“I covered the Vietnam War.  I remember the lies that were told, the lives that were lost — and the shock when, 27 years after the war ended, former Defense Secretary Robert McNamara admitted he knew it was a mistake all along.

“Today, our nation is fighting two wars:  One abroad and one at home. While the war in Iraq is in the headlines, the other war is still being fought on our own streets.  Its casualties are the wasted lives of our own citizens.

“I am speaking of the War on Drugs. “And I cannot help but wonder how many more lives, and how much more money, will be wasted before another Robert McNamara admits what is plain for all to see:  The War on Drugs is a failure.”

Cronkite asked, in Brinkley’s words, “whether arresting 1.5 million Americans a year on drug charges (half of them marijuana arrests) made sense financially to taxpayers.”

The Pacific Northwest was a center of resistance to the Vietnam War. The region, on both sides of the U.S.-Canada border, is now trying to talk sense to power on the failing drug war.  Will power listen?

Voters in Seattle, in 2003, adopted an ordinance putting marijuana possession at the bottom of the Seattle Police Department’s enforcement priorities.  The state of Washington will vote this November on an initiative to legalize, regulate and tax sales of small amount of cannabis.

Up north, ex-Vancouver mayors and B.C. attorneys general of all political stripes have united to send a message to Canada’s federal government:

Enforcement isn’t working.  The current policy simply plays into gangs’ hands.  Drugs have become stuff of barter, with B.C. Bud flowing out of  the country, with cocaine and meth and heroin coming in.

Vancouver has even defended, against both our Drug Enforcement Administration and Prime Minister Stephen Harper’s government, the city’s first-of-its-kind safe injection center.  It offers clean needles to addicts, but also medical treatment and education and opportunities to beat addiction.  It has cut down on street deaths.

A key question about Washington’s Initiative 502:  Will the heavy-handed  feds come in, threaten the state, deliver stern warnings about property compensation — and, generally, try to scare us out of doing what is sensible and years overdue?

Soldiers who fought and died in Vietnam were, in numbers disproportionate, poor and/or black and/or Hispanic.  President Lyndon Johnson was the parent of Head Start, but architect of a war that was killing 500 young Americans a week when Cronkite went to Vietnam in 1968.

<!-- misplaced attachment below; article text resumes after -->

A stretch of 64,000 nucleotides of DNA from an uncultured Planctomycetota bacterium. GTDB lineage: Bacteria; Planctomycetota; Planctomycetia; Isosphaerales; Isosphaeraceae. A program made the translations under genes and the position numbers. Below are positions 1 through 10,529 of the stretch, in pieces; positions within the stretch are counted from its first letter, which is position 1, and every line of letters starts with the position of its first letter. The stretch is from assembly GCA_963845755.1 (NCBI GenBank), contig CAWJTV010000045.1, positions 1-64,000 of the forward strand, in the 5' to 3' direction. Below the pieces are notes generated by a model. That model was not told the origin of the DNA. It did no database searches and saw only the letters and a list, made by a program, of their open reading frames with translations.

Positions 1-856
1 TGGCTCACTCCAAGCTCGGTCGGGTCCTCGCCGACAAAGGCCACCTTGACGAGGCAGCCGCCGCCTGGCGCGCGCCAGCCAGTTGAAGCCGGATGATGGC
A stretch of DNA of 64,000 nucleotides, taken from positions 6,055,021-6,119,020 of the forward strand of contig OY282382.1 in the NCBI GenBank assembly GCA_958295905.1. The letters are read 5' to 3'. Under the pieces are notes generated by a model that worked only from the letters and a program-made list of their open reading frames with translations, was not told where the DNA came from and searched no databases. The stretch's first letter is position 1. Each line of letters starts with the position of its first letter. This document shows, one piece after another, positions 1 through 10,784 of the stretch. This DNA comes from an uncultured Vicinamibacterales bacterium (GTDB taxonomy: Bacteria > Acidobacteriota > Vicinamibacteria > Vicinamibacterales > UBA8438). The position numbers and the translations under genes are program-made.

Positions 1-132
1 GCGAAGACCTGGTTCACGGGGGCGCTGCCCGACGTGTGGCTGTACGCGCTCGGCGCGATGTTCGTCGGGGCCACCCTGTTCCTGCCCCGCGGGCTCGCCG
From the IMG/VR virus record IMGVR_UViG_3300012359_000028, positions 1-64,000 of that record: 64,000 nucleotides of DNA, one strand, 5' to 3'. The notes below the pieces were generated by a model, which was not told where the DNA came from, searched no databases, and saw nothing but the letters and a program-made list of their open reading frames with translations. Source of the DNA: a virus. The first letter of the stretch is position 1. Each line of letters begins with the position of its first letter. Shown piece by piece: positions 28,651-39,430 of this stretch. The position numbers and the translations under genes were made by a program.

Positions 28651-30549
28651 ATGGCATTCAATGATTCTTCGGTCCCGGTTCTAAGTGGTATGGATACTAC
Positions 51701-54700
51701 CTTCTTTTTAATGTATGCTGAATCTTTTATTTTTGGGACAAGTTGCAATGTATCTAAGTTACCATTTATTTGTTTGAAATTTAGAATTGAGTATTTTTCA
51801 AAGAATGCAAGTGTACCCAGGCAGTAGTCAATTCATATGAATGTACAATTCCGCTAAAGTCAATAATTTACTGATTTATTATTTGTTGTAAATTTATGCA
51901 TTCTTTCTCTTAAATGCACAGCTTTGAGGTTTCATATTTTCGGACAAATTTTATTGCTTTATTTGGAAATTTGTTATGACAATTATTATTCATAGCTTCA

The similarities could be seen this week in New York, as Gov. Andrew Cuomo called for an end to criminal penalties for possessing small amounts of pot, and — surprisingly — New York City Mayor Michael Bloomberg backed him up.

Since 1990, with Gotham City cops using stop-and-frisk tactics, marijuana possession arrests in New York City have soared from 2,000 to 50,000 a year.  More than 80 percent of those busted are African-American or Hispanic.

“This is an issue that disproportionately affects young people,” Cuomo said.  “They wind up with a permanent stain on their record for something that would otherwise be a violation.  The charge makes it difficult for them to get a job.”

The busts also make it difficult for law enforcement to do their jobs: Take the 6,000 arrests in Manhattan last year for smoking pot in the open.

As Manhattan District Attorney (and former Seattle lawyer) Cyrus Vance put it, “The human costs to each defendant changed with a misdemeanor are serious.  And the drain on our resources in our office and the NYPD to process those 6,000 cases is significant.”

Enough!  Basta, as they say in Italian.  Decriminalization will not produce a society of druggies.  A shift from enforcement to taxation, treatment and education can only bring better results, and allow our police agencies to concentrate on serious crime.

In his autobiography, and in a new biography by David Maraniss, Barack Obama is seen smoking pot at his elite Honolulu high school.  He would see it as a dead end path and pull back, not because of enforcement but out of ambition and self-discipline.

Will this President, who ended one overseas war and is ending another, see fit — if reelected — to pull America out of the War on Drugs?  What did the famous 2008 Obama poster say?  “Hope.”